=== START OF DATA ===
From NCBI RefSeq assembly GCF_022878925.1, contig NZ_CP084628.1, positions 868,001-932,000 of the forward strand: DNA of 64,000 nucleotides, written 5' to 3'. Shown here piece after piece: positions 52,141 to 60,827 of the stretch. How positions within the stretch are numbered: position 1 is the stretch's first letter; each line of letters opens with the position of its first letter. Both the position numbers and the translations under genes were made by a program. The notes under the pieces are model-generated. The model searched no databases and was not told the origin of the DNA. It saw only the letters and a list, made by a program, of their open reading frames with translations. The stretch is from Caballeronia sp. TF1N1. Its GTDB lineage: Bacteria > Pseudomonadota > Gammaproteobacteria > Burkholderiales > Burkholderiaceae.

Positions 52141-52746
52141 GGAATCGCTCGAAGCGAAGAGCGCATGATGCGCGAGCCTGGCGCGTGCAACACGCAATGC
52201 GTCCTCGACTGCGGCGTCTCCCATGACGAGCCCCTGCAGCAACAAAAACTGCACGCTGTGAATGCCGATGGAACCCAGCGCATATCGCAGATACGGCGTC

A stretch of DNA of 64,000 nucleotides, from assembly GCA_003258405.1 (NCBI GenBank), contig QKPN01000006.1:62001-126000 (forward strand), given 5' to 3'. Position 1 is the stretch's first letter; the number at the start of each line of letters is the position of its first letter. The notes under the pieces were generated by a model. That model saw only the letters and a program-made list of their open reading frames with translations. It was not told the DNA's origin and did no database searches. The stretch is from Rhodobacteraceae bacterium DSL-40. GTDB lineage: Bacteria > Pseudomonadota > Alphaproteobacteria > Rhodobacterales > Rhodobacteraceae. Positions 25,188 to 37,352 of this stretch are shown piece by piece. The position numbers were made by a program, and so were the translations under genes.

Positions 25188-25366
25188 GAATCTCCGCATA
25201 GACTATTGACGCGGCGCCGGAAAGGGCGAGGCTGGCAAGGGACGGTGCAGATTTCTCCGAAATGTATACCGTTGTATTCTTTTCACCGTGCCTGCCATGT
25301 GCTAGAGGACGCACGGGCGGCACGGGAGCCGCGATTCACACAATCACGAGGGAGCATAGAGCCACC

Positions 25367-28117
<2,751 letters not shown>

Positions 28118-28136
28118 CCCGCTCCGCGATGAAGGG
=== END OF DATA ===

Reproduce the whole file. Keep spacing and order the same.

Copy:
From NCBI RefSeq assembly GCF_022878925.1, contig NZ_CP084628.1, positions 868,001-932,000 of the forward strand: DNA of 64,000 nucleotides, written 5' to 3'. Shown here piece after piece: positions 52,141 to 60,827 of the stretch. How positions within the stretch are numbered: position 1 is the stretch's first letter; each line of letters opens with the position of its first letter. Both the position numbers and the translations under genes were made by a program. The notes under the pieces are model-generated. The model searched no databases and was not told the origin of the DNA. It saw only the letters and a list, made by a program, of their open reading frames with translations. The stretch is from Caballeronia sp. TF1N1. Its GTDB lineage: Bacteria > Pseudomonadota > Gammaproteobacteria > Burkholderiales > Burkholderiaceae.

Positions 52141-52746
52141 GGAATCGCTCGAAGCGAAGAGCGCATGATGCGCGAGCCTGGCGCGTGCAACACGCAATGC
52201 GTCCTCGACTGCGGCGTCTCCCATGACGAGCCCCTGCAGCAACAAAAACTGCACGCTGTGAATGCCGATGGAACCCAGCGCATATCGCAGATACGGCGTC

A stretch of DNA of 64,000 nucleotides, from assembly GCA_003258405.1 (NCBI GenBank), contig QKPN01000006.1:62001-126000 (forward strand), given 5' to 3'. Position 1 is the stretch's first letter; the number at the start of each line of letters is the position of its first letter. The notes under the pieces were generated by a model. That model saw only the letters and a program-made list of their open reading frames with translations. It was not told the DNA's origin and did no database searches. The stretch is from Rhodobacteraceae bacterium DSL-40. GTDB lineage: Bacteria > Pseudomonadota > Alphaproteobacteria > Rhodobacterales > Rhodobacteraceae. Positions 25,188 to 37,352 of this stretch are shown piece by piece. The position numbers were made by a program, and so were the translations under genes.

Positions 25188-25366
25188 GAATCTCCGCATA
25201 GACTATTGACGCGGCGCCGGAAAGGGCGAGGCTGGCAAGGGACGGTGCAGATTTCTCCGAAATGTATACCGTTGTATTCTTTTCACCGTGCCTGCCATGT
25301 GCTAGAGGACGCACGGGCGGCACGGGAGCCGCGATTCACACAATCACGAGGGAGCATAGAGCCACC

Positions 25367-28117
<2,751 letters not shown>

Positions 28118-28136
28118 CCCGCTCCGCGATGAAGGG